Although we share a common goal, each of the members of the Friends of Danang Steering Committee came to the group with various histories and for different reasons. Because of their involvement in the Friends of Danang, their lives have been enriched. Here, some of the members tell their stories: why they do what they do, who they are, and how working with Friends of Danang has changed lives.
In 1997 I had the good fortune to visit Vietnam with my lifelong friend George, thirty years after both he and I served in the military. We wanted to see that country and its people in peace rather than war.
While there, we were struck not only by the beauty of Vietnam but by the warmth of its people. Vietnamese are hard working, well educated and generally very happy. And they love Americans!
While visiting a run down school with a leaky roof and very poor furnishings, George and I looked around and asked each other if there might be something that he and I could do to improve that situation. We decided to raise money to build a school in Danang. We were joined by Tom and Mary. One year later that school oraljelly.es was dedicated and a dozen committed individuals who joined in our effort were on hand to witness that wonderful experience. This event led to the creation of the Friends of Danang.
I was blessed to have survived the ruins of war and in some small way, I hope through the Friends of Danang, to express my gratitude to God for my good fortune and to assist the Vietnamese who lost so much as the result of that conflict
A special thank
you to all my friends I have made through the Friends of Danang. My family
has grown; my life has become more complete knowing that people care so
much for a country that is very poor and far away - my homeland, where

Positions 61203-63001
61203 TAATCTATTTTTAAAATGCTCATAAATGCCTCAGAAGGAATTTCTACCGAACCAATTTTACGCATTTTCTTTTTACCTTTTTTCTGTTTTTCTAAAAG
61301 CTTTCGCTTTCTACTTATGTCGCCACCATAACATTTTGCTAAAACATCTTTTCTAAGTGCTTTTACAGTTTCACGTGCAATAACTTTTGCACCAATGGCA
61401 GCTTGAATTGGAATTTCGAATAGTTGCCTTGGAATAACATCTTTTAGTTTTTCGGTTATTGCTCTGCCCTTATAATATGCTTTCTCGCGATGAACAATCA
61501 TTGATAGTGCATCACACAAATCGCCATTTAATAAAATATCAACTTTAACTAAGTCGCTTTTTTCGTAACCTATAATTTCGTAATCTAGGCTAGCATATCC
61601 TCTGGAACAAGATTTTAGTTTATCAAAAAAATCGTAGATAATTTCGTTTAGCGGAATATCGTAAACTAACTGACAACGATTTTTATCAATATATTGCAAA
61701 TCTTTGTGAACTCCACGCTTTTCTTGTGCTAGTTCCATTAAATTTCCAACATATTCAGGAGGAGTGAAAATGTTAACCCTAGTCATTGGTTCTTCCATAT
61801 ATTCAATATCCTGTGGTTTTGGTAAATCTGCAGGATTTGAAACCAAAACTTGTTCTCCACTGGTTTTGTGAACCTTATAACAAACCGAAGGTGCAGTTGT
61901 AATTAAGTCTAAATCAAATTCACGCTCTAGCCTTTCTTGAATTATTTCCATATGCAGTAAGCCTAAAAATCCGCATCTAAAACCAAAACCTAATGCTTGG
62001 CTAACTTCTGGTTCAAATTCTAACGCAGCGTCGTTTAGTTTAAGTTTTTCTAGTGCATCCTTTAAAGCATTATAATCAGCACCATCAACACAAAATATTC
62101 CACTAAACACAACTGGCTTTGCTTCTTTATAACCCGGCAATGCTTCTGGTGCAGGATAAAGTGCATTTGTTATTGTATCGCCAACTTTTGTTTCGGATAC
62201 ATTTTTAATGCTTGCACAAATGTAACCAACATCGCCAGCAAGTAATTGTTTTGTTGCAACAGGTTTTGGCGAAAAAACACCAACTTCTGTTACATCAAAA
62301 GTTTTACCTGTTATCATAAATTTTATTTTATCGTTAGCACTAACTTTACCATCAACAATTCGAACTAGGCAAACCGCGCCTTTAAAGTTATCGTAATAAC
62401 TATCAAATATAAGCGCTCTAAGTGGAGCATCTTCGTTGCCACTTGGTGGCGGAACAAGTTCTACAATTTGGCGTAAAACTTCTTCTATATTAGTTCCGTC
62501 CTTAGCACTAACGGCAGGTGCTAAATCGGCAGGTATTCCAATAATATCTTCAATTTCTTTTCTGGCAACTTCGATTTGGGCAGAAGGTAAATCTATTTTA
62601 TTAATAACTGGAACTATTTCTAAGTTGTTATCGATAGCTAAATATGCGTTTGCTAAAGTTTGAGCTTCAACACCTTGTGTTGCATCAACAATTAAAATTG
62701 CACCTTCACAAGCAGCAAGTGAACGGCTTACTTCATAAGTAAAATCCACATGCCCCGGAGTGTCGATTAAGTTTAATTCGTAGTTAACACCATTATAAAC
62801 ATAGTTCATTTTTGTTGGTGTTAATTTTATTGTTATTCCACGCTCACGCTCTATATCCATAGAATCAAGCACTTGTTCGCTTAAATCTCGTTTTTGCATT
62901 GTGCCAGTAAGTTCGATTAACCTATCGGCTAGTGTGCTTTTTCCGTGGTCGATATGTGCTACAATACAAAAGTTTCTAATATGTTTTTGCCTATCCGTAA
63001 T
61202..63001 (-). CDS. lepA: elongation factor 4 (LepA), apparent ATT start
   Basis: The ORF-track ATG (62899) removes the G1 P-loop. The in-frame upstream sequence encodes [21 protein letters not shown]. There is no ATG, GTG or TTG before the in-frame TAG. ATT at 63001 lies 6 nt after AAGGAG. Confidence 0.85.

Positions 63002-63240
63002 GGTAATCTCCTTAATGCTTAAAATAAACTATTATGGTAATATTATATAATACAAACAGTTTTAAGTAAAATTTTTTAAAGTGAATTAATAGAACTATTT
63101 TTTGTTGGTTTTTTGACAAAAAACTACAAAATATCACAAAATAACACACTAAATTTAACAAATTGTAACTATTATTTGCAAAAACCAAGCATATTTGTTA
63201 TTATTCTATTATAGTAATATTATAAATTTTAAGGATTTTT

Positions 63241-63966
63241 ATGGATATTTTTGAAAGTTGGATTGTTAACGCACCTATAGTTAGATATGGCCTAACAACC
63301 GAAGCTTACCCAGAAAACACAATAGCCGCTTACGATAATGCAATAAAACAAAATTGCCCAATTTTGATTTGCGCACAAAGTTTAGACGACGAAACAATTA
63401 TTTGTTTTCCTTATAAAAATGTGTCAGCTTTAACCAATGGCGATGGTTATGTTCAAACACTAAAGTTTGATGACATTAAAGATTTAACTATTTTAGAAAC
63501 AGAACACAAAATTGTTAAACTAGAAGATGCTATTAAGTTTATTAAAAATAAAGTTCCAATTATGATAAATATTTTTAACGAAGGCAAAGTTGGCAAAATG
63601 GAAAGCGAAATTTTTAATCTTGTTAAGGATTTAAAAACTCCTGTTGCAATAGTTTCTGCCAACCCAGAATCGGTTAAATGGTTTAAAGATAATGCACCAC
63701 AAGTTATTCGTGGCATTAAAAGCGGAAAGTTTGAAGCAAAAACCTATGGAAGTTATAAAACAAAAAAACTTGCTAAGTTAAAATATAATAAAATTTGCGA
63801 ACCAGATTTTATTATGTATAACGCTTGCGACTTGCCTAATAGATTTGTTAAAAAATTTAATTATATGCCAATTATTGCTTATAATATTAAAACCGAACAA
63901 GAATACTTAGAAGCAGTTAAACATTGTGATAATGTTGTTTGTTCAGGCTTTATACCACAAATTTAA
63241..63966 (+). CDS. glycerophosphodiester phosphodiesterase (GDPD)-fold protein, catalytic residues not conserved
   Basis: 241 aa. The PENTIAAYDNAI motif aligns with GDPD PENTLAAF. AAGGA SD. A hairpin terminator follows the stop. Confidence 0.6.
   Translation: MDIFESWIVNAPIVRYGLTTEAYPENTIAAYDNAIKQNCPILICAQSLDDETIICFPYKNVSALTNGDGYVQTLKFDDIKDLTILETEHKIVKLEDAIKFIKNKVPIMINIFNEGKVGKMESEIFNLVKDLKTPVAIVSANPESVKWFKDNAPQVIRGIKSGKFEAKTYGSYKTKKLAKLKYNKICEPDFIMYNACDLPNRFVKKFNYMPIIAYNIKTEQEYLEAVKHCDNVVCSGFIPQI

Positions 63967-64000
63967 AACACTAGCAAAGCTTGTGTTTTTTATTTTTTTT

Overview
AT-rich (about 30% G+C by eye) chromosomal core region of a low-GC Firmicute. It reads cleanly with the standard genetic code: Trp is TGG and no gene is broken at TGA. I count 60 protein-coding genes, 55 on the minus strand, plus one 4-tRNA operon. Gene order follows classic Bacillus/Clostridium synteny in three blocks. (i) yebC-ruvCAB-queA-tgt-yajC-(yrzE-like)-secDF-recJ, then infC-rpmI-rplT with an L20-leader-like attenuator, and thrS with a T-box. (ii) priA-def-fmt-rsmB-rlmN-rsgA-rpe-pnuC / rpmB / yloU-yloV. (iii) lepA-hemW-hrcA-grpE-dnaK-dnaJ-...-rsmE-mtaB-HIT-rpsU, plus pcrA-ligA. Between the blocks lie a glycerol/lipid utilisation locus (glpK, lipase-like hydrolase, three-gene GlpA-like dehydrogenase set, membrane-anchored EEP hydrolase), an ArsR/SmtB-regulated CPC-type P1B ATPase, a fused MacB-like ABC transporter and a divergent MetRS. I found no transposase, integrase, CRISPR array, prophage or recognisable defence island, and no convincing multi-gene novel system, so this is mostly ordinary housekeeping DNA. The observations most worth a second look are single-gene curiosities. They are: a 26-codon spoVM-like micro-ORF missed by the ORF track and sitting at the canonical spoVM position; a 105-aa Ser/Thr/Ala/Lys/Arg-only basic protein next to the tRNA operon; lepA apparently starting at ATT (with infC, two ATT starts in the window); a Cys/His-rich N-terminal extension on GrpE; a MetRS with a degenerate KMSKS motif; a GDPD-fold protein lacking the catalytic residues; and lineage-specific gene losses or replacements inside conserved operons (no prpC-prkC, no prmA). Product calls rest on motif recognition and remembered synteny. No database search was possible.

I grew up. I would never have dreamed as a small girl and young adult
that people so far away could care so much. My life is more complete today
to be involved and working with such a caring, thoughtful and loving organization.
My involvement with Vietnam began in 1967, when I was assigned to a US Air Force fighter/bomber wing at Cam Rhan Bay, South Vietnam. I had very little personal interaction with the people of Vietnam, and the interaction I did have from my fighter plane, was not very pleasant to them, I'm sure. I, like most Vietnam Vets, have conflicting emotions of my time in that beautiful country. It was a time of destruction... like all wars. But after, who's wrong, and who's right seems to be less important than reconciliating our own differences.
The work of Friends of Danang is focused on this reconciliation and giving me an ideal opportunity to reconciliate by giving back. I have found, beyond any imaginable measure, the beauty of the Vietnamese people. After their tremendous losses, their ability to accept me during my two recent visits, both in the northern and southern areas of the country, is, in my mind, astounding, considering my part in their recent history.
I feel priviledged in being able, through our "Let Them Walk Again, Danang" project, to know that our fundraising efforts are making a difference in the lives of so many wonderful Vietnamese children. To work with all of the generous and dedicated people who make up the Friends of Danang is a very special treat.
Christina & Ken:
In the Spring of 1998, we had the opportunity to travel to Vietnam as one of the ports of call on Semester at Sea. We fell in love with the country and its people - especially the children. We are too young to have fought in Vietnam - without these painful memories, we saw only the land's beauty, even through the poverty.
The following year we began the process of adopting two little girls from Vietnam. It took us a very long time, and while we were waiting, one of the girls was taken back by her uncle. Our daughter, Linh, finally came to us in April 2000. She was 10 years old.
We have learned so much from our daughter! In addition to the joys and trials of parenting a young girl, we have learned much about her culture, her life in Vietnam and about ourselves as a family. While many of her memories are sad, she has many happy memories about her village. She has shared Vietnamese traditions and food that have become family traditions for us.
As a family, we wanted to assist other children, but didn't know how until we met the Friends of Danang in the Fall of 2002. Through this work, we will be able to reach hundreds of children and families in Vietnam. Our efforts are dedicated to Linh, the daughter we were able to bring home, and to Tinh, the daughter we will always remember.